Elizabeth Blair

Elizabeth Blair is a Peabody Award-winning senior producer/reporter on the Arts Desk of NPR News.

Blair produces, edits, and reports arts and cultural segments for NPR's Morning Edition, All Things Considered, and Weekend Edition. In this position, she has reported on a range of topics from arts funding to the MeToo movement. She has profiled renowned artists such as Yayoi Kusama and Mikhail Baryshnikov, explored how old women are represented in fairy tales, and reported the origins of the children's classic Curious George. Among her all-time favorite interviews are actors Octavia Spencer and Andy Serkis, comedians Bill Burr and Hari Kondabolu, the rapper K'Naan, and Cookie Monster (in character).

Blair has overseen several, large-scale series including The NPR 100, which explored landmark musical works of the 20th Century, and In Character, which probed the origins of iconic American fictional characters. Along with her colleagues on the Arts Desk and at NPR Music, Blair curated American Anthem, a major series exploring the origins of songs that uplift, rouse, and unite people around a common theme.

Blair's work has received several honors, including two Peabody Awards and a Gracie. She previously lived in Paris, France, where she co-produced Le Jazz Club From Paris with Dee Dee Bridgewater, and the monthly magazine Postcard From Paris.

For more than 30 years, Emmy Award-winning television writer, director and producer Greg Daniels has spun comedy from the threads of ordinary life, turning its frustrations and awkward moments into such hit shows as The Office, Parks And Recreation, and King of the Hill.

Now he's reflecting on these notions again in Upload, a futuristic comedy on Amazon Prime — but this time they play out in the afterlife too. He's also behind the upcoming Netflix satire Space Force, launching May 29, starring Steve Carell.

Updated at 7:13 p.m. ET

Little Richard, the self-described "king and queen" of rock and roll and an outsize influence on everyone from David Bowie to Prince, died Saturday in Tullahoma, Tenn. He was 87 years old.

Bill Sobel, a lawyer for Little Richard, tells NPR that the cause of death was bone cancer. Rolling Stone was the first to report on Little Richard's death.

At a time when we really need to keep a sense of humor, comedy clubs are closed. Stand-up comedians are on lockdown. So what do you do if your career is making people laugh? You can write jokes while you shelter in place, but how do you know if they're funny?

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Billy Crystal has been friends with Alan Zweibel for more than 40 years, but he'll be blunt: "Alan was the worst stand-up comic," Crystal recalls of Zweibel's sets in the early 1970s. "He just looked panicked."

Even Zweibel admits that he was "dreadful" on stage. But his jokes were great. "They were smart, good, neurotic, Alan-based material," says Crystal.

Parents and caregivers face a daunting task right now: keeping their children safe, active and engaged for what will likely be several weeks of school closings. The good news is that all kinds of people — families, educators, artists — are sharing best practices.

Perhaps the biggest challenge for kids will be staying active, while at the same time staying socially distant, says pediatrician Dr. David Hill. He says families should get outside, but avoid playgrounds because they encourage children to play in close contact with one another.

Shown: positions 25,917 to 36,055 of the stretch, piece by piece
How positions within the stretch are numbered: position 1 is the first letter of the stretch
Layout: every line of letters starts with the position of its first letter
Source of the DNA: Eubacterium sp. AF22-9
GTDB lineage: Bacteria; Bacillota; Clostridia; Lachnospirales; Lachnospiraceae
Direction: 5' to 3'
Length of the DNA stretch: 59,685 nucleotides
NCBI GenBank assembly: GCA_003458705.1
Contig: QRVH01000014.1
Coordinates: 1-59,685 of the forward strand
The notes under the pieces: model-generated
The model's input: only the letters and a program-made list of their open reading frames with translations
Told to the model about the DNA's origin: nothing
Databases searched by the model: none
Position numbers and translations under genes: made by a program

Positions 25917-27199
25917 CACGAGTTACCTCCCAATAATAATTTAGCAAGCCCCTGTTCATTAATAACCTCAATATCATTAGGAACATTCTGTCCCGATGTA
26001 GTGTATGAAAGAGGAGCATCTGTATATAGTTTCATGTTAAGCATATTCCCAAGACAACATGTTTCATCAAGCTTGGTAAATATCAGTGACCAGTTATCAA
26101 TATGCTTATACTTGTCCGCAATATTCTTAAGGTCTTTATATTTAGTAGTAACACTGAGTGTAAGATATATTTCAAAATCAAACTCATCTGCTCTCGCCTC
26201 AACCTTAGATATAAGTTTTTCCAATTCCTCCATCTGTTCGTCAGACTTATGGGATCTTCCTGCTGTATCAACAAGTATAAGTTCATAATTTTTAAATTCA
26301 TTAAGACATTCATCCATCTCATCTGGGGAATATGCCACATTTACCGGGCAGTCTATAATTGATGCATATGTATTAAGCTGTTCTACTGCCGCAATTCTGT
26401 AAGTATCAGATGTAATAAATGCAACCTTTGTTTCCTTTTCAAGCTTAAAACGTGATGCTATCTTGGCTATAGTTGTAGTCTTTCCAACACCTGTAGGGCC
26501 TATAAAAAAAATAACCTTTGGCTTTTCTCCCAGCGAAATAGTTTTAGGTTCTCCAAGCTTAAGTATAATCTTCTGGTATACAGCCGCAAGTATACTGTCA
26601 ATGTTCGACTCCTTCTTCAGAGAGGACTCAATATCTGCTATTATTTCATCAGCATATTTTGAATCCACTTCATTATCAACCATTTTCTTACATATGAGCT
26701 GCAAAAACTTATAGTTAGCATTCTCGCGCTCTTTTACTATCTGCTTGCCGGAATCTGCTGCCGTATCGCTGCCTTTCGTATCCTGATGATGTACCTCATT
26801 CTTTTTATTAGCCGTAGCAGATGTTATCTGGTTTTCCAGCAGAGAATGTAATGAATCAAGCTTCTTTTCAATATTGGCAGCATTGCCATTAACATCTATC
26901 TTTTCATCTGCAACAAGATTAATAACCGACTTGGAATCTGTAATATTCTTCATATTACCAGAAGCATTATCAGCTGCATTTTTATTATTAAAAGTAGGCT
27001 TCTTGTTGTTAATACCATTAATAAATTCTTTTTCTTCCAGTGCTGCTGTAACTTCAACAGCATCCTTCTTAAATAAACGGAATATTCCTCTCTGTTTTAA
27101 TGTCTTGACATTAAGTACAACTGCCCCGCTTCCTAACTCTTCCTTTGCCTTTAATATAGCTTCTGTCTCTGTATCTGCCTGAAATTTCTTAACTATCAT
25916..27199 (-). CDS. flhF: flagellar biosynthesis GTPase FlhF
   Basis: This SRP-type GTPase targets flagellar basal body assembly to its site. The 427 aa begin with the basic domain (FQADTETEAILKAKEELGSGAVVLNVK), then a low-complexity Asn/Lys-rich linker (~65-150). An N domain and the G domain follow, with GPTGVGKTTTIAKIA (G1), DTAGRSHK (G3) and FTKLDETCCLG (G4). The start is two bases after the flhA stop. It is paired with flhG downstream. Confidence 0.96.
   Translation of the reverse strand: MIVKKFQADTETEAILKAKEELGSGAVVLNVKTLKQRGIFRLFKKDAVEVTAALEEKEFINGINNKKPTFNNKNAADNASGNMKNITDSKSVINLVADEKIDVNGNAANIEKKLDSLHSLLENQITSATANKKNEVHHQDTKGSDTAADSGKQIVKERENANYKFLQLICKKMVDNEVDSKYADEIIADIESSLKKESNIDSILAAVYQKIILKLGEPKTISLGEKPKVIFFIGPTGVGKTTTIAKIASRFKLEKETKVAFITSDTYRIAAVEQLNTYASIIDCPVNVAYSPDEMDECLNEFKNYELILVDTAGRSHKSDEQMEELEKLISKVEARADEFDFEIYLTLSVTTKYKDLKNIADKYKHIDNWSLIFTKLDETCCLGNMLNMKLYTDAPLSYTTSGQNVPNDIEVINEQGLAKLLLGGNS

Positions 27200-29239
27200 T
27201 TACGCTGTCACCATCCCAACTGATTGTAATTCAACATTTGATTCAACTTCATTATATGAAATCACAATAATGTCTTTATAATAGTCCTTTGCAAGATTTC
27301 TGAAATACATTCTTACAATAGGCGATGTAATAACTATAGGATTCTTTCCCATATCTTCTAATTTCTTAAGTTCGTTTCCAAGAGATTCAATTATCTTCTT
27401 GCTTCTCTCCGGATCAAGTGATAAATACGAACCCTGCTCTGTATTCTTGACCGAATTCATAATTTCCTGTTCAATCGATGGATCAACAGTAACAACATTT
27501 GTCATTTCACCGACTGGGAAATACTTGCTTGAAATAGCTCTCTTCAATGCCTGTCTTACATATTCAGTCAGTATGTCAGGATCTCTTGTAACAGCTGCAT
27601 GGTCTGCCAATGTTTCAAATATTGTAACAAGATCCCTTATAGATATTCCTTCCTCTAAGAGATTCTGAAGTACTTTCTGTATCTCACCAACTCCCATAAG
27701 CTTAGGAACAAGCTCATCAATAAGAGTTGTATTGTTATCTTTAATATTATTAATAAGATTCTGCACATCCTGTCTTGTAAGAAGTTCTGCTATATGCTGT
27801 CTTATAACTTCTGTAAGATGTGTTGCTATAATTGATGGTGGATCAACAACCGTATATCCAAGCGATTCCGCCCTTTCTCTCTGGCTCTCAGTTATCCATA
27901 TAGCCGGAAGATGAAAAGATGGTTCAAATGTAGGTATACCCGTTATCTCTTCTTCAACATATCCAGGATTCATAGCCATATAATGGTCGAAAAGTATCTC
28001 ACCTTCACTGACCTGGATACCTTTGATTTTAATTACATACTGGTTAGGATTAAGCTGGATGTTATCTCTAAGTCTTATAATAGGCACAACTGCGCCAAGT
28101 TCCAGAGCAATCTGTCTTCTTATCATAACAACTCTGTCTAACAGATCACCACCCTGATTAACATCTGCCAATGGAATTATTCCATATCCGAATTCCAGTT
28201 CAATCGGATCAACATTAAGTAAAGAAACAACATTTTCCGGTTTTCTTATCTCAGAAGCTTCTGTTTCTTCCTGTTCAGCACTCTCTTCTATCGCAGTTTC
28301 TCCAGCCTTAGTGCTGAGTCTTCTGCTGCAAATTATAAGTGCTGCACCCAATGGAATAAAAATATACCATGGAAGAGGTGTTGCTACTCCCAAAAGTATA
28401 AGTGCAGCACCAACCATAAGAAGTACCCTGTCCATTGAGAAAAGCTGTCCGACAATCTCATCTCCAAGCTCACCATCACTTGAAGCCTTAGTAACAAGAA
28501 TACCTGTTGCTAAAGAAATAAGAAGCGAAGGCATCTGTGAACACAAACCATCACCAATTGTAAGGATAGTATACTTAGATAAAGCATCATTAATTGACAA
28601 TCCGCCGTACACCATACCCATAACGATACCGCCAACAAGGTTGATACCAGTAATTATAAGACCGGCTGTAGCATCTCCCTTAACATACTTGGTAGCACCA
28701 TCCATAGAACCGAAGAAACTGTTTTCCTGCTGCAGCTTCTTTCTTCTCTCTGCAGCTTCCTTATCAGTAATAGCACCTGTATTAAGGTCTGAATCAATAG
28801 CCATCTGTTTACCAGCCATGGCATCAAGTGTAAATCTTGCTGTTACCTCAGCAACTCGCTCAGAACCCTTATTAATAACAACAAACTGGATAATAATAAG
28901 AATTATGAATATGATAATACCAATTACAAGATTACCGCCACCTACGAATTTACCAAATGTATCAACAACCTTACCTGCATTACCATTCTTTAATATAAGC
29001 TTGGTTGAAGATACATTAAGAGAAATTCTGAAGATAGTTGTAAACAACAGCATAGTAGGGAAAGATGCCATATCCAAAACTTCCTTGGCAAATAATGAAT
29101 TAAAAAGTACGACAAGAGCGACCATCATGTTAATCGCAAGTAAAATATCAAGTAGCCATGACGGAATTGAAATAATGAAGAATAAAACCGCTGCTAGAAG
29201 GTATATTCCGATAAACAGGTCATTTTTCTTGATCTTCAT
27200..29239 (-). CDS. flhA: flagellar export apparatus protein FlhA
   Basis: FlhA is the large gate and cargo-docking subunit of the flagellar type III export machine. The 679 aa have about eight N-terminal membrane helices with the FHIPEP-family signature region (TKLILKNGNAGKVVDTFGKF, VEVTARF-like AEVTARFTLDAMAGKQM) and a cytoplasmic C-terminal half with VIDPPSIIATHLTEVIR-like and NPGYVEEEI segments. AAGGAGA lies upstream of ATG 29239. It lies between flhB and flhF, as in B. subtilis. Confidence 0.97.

The story of how 9-year-old Tani Adewumi became a chess prodigy begins nearly five years ago, in a print shop in Abuja, Nigeria. Tani's father, Kayode Adewumi, owned the shop, and printed textbooks, manuals, flyers – whatever his clients wanted.

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James Lipton, the longtime host of the TV series "Inside The Actors Studio," has died at age 93. Lipton was best known for his show's one-on-one interviews with famous actors. NPR's Elizabeth Blair has this appreciation.

The architectural world is reeling over President Trump's call for traditional designs for new Federal buildings. His proposed executive order is called "Make Federal Buildings Beautiful Again," it takes an out-with-the-new, in-with-the-old approach to architecture, calling modern federal buildings constructed over the last five decades "undistinguished," "uninspiring" and "just plain ugly."

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Money talks ... in verse.

"Money is a kind of poetry," the poet Wallace Stevens once wrote. That might be so, but poems rarely pay the poet's bills. Still, poetry reading in the U.S. has skyrocketed in recent years, according to the National Endowment for the Arts' Survey of Public Participation in the Arts.

Jim Lehrer, the veteran journalist and writer known for his steady, low-key presence in the often noisy world of TV news, died Thursday. He co-founded PBS' NewsHour and won numerous honors — including Peabody and Emmy awards and a National Humanities Medal — in a career that spanned some 50 years.

According to the Cambridge Dictionary, "Pettifogging people give too much attention to small, unimportant details in a way that shows a limited mind."

On that note, let's dive in.

Petty + fogger = pettifogger

Petty means small or insignificant. A fogger is old slang for a "huckster, a cringing whining beggar."

Theater is a team sport — just ask Broadway theater director Bartlett Sher. "I don't believe in individual genius, I believe in collective genius," he says.

That approach has earned Sher a Tony Award — and nine Tony Award nominations. As resident director of New York's Lincoln Center Theater, Sher digs deep into American classics — To Kill a Mockingbird, My Fair Lady, Fiddler on the Roof — and makes them feel relevant to today's audiences.

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